China’s Military Capabilities Closer to France’s Than the U.S. (UPDATED)

By Stew Magnuson

Despite talk of a “rising China” and allegations that it is stealing massive amounts of defense trade secrets, the East Asian nation is still far from equal militarily to the United States, an expert on the country said July 10.

“If I had to look 10 years out, I think you’re going to see something like what the French can do today. Nothing like what the English did with our help in the Falklands,” said Larry Wortzel, author of the new book, “The Dragon Extends Its Reach: Chinese Military Power Goes Global.”

There is a deep incongruity between the China and the United States, he said during a presentation of the book at the Heritage Foundation in Washington, D.C.

“At least for China, they see us as the greatest potential threat,” said Wortzel.

As for potential conflicts with the United States, the most likely scenario would be over sovereignty in places such as Taiwan, or confrontations with allies such as Japan.

“They’re trying very hard to avoid that,” said Wortzel. “I think the likelihood of a major conflict remains relatively low.”

China is a keen observer of U.S. strategies, he noted.

“What they did was essentially watch how we handled the war in the Balkans, and watched how we handled the war in Iraq, and they read everything the United States published on the topic and used that as a model,” said Wortzel. “They focus on us and they focus on our technology.”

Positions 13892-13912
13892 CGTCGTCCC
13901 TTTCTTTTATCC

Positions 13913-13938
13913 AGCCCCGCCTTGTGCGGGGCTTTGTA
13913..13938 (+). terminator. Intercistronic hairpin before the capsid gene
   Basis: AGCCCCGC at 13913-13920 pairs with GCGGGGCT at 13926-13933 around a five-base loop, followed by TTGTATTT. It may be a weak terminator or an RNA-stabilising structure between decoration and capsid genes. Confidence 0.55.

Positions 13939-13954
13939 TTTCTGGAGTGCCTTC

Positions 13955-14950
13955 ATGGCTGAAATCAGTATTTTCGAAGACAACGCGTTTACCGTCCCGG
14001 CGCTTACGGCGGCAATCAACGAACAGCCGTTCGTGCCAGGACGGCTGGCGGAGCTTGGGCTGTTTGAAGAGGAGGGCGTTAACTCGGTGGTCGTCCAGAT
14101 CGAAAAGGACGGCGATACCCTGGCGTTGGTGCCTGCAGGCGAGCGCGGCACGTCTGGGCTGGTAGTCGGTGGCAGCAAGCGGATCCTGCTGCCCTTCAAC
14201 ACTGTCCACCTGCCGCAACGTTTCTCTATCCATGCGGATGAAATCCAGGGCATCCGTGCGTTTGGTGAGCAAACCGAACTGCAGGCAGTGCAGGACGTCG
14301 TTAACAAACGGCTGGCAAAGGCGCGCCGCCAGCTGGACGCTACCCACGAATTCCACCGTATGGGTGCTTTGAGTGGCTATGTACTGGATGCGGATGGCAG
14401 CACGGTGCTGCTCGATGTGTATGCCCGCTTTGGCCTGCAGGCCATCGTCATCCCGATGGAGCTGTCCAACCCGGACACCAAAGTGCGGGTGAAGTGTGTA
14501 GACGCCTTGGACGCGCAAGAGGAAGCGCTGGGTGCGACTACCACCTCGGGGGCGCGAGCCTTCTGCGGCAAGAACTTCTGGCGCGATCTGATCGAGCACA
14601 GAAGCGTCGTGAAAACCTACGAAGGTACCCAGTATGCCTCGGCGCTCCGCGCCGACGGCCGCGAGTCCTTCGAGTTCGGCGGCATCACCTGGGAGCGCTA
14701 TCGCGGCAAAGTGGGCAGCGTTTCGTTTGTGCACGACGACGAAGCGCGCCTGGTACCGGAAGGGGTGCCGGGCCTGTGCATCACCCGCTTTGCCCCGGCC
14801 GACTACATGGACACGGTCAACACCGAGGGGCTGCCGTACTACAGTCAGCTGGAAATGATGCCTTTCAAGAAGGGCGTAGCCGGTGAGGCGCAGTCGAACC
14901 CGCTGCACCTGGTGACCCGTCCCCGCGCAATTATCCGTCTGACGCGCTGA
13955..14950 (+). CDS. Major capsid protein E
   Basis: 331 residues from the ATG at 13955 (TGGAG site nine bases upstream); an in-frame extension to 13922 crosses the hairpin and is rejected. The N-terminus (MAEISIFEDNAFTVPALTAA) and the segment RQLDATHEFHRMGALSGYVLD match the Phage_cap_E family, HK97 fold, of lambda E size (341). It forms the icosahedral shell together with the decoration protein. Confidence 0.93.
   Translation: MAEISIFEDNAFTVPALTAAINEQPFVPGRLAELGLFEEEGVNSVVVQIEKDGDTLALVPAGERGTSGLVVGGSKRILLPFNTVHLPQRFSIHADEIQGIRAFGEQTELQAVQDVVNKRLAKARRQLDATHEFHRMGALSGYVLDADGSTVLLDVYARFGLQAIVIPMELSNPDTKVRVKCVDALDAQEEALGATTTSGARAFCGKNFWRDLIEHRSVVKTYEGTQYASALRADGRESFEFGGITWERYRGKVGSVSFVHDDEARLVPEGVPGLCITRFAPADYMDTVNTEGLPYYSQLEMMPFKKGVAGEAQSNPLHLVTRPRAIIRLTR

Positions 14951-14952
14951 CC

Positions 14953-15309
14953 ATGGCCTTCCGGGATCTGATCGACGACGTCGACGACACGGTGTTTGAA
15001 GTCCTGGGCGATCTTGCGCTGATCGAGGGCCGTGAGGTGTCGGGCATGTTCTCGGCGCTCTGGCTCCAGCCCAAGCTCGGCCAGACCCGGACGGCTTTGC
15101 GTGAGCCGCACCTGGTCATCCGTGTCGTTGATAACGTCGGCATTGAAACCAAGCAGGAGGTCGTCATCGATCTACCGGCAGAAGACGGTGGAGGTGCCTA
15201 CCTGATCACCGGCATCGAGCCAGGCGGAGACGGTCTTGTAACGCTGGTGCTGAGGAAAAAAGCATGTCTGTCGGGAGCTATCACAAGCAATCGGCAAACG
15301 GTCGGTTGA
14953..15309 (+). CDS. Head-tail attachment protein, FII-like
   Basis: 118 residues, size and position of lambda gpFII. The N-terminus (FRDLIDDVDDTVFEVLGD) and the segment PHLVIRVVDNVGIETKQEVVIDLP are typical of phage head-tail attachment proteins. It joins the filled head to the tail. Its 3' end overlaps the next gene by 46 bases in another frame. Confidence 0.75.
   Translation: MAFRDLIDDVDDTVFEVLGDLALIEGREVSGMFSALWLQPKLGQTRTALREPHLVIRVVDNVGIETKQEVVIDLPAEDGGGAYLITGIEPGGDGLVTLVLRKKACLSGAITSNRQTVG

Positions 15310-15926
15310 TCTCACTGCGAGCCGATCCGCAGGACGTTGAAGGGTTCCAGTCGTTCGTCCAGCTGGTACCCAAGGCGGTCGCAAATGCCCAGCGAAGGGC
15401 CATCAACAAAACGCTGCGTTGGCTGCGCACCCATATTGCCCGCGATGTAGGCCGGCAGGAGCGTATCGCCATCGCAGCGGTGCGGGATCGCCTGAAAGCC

“I think the People’s Liberation Army and its Navy have learned a lot in the past few years,” he added. “One of the things I’ve learned from all this research is, if you go through enough articles from Chinese universities by scholars, you really see the guts of some of the ideas and doctrines.”

The Chinese have discovered the importance of overseas military bases. “They need places they can go to reliably for repairs, for refueling, for food,” said Wortzel.

He advised that close attention be paid to the nation’s ability to employ military forces, especially in proximity to U.S. naval bases. “You will see the capacity to deploy ships outside bastions close to the coast that can actually hold parts of U.S. ports — embarkation ports — at risk,” he added.

According to Wortzel, a great deal of what the Chinese are doing is “pretty transparent,” but the United States is lacking in its knowledge of the nation’s intentions or what kind of escalatory action would trigger a conflict with it.

Of China’s plans: “They want to deny the U.S. the ability to operate near China, and then they want to support their own military activities out in the Pacific Ocean,” said Wortzel.

There is potential to work together on joint military operations, he said, but a line would have to be drawn to prevent the United States from giving the Chinese military any information that would later allow it to repress, threaten or harm U.S. allies.

“I think there will remain a competition between us. They are global already in nuclear and ballistic missiles, in space and in cyber.”

Correction: The original story compared the Chinese to the British in the "Balkans." It should have read "Falklands." It also should have read "Balkans" when discussing the war in the "Baltics."

Topics: Defense Department, War Planning, International

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